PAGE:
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Talk at VIF Bootcamp: Part 1


Uti­liz­ing your Full Poten­tial

Tomor­row (16th June) is our 14th mar­riage anniver­sary and in these years we have learnt to maneu­ver through so many sit­u­a­tions. So learn how to maneu­ver and that is a very impor­tant cog­ni­tive skill, which leads us to diver­si­ty of expe­ri­ences. If we don’t nec­es­sar­i­ly encounter this diver­si­ty that is inher­ent in our cul­ture, you will see that most of those cog­ni­tive skills are not exer­cised. It is like mus­cle. Most of the mus­cles are not exer­cised, because the plat­form, the play­ing ground is not there to exer­cise those mus­cles. You are blessed to be born in this land, which gives us scope for a full-fledged devel­op­ment, which many places do not have.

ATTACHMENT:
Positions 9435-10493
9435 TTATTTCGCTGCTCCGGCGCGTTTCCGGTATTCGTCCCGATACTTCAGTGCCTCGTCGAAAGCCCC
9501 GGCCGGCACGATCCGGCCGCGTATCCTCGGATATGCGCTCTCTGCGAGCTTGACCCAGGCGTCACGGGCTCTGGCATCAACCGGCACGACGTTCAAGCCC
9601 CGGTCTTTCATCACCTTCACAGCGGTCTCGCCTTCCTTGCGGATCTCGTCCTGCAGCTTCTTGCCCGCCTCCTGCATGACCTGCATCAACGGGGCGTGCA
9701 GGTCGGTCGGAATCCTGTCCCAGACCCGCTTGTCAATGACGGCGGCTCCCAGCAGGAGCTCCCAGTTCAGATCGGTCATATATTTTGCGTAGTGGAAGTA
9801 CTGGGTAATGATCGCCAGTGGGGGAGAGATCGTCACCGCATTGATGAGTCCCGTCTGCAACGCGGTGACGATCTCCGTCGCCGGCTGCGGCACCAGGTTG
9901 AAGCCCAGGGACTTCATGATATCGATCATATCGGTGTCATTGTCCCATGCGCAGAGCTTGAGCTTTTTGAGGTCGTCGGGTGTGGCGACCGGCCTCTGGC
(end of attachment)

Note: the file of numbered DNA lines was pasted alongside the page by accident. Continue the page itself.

Beyond Util­i­ty and Beau­ty